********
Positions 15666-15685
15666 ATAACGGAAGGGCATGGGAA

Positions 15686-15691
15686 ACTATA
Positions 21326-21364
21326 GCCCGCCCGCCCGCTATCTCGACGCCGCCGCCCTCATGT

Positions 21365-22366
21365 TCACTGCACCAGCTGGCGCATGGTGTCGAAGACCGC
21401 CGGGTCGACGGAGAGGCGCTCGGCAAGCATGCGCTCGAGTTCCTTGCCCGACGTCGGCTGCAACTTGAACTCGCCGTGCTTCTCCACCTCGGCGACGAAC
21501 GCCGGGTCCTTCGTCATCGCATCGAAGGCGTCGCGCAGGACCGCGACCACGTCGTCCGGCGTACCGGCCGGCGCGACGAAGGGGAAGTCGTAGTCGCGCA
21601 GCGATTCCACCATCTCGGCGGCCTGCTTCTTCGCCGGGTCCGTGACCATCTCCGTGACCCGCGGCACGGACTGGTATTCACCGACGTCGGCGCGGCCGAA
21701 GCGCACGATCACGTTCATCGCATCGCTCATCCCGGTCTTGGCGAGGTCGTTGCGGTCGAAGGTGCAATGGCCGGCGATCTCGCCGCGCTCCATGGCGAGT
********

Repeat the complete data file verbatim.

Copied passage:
Positions 15666-15685
15666 ATAACGGAAGGGCATGGGAA

Positions 15686-15691
15686 ACTATA
Positions 21326-21364
21326 GCCCGCCCGCCCGCTATCTCGACGCCGCCGCCCTCATGT

Positions 21365-22366
21365 TCACTGCACCAGCTGGCGCATGGTGTCGAAGACCGC
21401 CGGGTCGACGGAGAGGCGCTCGGCAAGCATGCGCTCGAGTTCCTTGCCCGACGTCGGCTGCAACTTGAACTCGCCGTGCTTCTCCACCTCGGCGACGAAC
21501 GCCGGGTCCTTCGTCATCGCATCGAAGGCGTCGCGCAGGACCGCGACCACGTCGTCCGGCGTACCGGCCGGCGCGACGAAGGGGAAGTCGTAGTCGCGCA
21601 GCGATTCCACCATCTCGGCGGCCTGCTTCTTCGCCGGGTCCGTGACCATCTCCGTGACCCGCGGCACGGACTGGTATTCACCGACGTCGGCGCGGCCGAA
21701 GCGCACGATCACGTTCATCGCATCGCTCATCCCGGTCTTGGCGAGGTCGTTGCGGTCGAAGGTGCAATGGCCGGCGATCTCGCCGCGCTCCATGGCGAGT